Thursday, September 02, 2010

Associated Press Story on Electronic Cigarettes Should Help to Clear the Smoke Created by FDA Press Conference

In one of the most prominent news stories written about electronic cigarettes to date, Michael Felberbaum has done a tremendous job of clearing through the smoke created by the FDA press conference of last summer and presenting an accurate picture of the electronic cigarette issue to the public. In an Associated Press article appearing yesterday, Felberbaum doesn't merely repeat the misleading statements of the FDA on electronic cigarette safety, but instead presents a balanced and accurate picture of the relative safety of vaping compared to smoking.

Jason Healy, president of Blu cigarettes, sums it up wittily but perfectly when he states: "When you're talking about a product that's essentially Russian roulette, and the alternative is much, much better, you can imagine they're [vapers are] pretty happy. Up until e-cigs, there was quit or die."

The article mentions that "the FDA has said its tests found the liquid in electronic cigarettes contains substances known to be toxic to humans — besides nicotine, which is itself toxic in large doses — as well as carcinogens that occur naturally in the tobacco in cigarettes." However, it then presents the rest of the story:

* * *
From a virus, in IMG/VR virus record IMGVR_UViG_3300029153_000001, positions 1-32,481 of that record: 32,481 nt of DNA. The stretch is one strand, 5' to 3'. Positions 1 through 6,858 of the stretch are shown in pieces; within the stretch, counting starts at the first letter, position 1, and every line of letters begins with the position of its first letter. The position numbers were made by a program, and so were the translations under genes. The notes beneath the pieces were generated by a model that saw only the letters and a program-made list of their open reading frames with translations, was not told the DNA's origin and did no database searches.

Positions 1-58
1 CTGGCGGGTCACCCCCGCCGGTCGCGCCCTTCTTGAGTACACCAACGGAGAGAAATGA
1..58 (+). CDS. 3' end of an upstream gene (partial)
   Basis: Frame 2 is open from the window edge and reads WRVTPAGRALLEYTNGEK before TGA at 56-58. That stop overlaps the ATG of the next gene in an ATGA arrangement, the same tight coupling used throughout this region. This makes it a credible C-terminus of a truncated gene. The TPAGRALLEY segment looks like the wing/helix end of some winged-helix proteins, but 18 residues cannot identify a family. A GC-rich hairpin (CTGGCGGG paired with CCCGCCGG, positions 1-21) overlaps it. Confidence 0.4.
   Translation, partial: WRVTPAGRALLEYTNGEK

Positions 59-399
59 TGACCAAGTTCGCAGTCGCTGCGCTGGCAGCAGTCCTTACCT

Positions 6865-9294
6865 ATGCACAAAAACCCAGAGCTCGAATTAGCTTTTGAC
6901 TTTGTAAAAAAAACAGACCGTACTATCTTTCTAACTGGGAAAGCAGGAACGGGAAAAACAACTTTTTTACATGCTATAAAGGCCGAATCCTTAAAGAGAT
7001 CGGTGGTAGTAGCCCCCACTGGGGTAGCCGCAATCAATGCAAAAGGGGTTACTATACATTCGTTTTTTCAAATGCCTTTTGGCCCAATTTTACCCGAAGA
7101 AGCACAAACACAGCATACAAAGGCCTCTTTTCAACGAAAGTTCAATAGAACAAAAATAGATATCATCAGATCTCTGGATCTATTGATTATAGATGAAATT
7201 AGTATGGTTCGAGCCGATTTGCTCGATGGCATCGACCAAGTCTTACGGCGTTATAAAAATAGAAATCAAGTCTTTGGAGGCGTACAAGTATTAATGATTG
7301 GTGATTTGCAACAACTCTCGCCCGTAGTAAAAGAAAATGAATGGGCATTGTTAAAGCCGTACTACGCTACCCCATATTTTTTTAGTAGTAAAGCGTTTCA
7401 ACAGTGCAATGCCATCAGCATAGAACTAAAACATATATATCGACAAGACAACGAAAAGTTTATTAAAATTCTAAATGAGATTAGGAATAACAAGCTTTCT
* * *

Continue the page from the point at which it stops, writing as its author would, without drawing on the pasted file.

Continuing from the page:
"However, the level of those carcinogens was comparable to those found in nicotine replacement therapy like gum and patches, because the nicotine in all of the products is extracted from tobacco, said Dr. Michael Siegel, a professor at the Boston University School of Public Health. 'It's kind of deceptive to say, 'Oh, my God, there's carcinogens in there,'" Siegel said. "The importance is what level of carcinogens. It turns out that the levels are so low that they are 1,400 times lower than in (regular) cigarettes.'"

"Christian Berkey, CEO of Johnson Creek Smoke Juice, a Wisconsin company that makes the "juice" for e-cigarettes, said its products have only seven ingredients, none of which has ever been deemed unfit for human consumption. 'There's no combustion, and that's what it really comes down to,' said Berkey, who has asked the FDA to test its products and is awaiting results."

"And Siegel said that while e-cigarettes haven't been studied in clinical trials, the current evidence is 'sufficient to conclude that these products are much safer than smoking.'"

"Berkey and Healy said they are fine working with the FDA to regulate the products."

"'(The FDA) should be regulating it in a way that really allows the potential of the product to be realized rather than a way that just takes it off the market completely and puts an end to the possibility of what really could be a lifesaving product for many smokers,' Siegel said."

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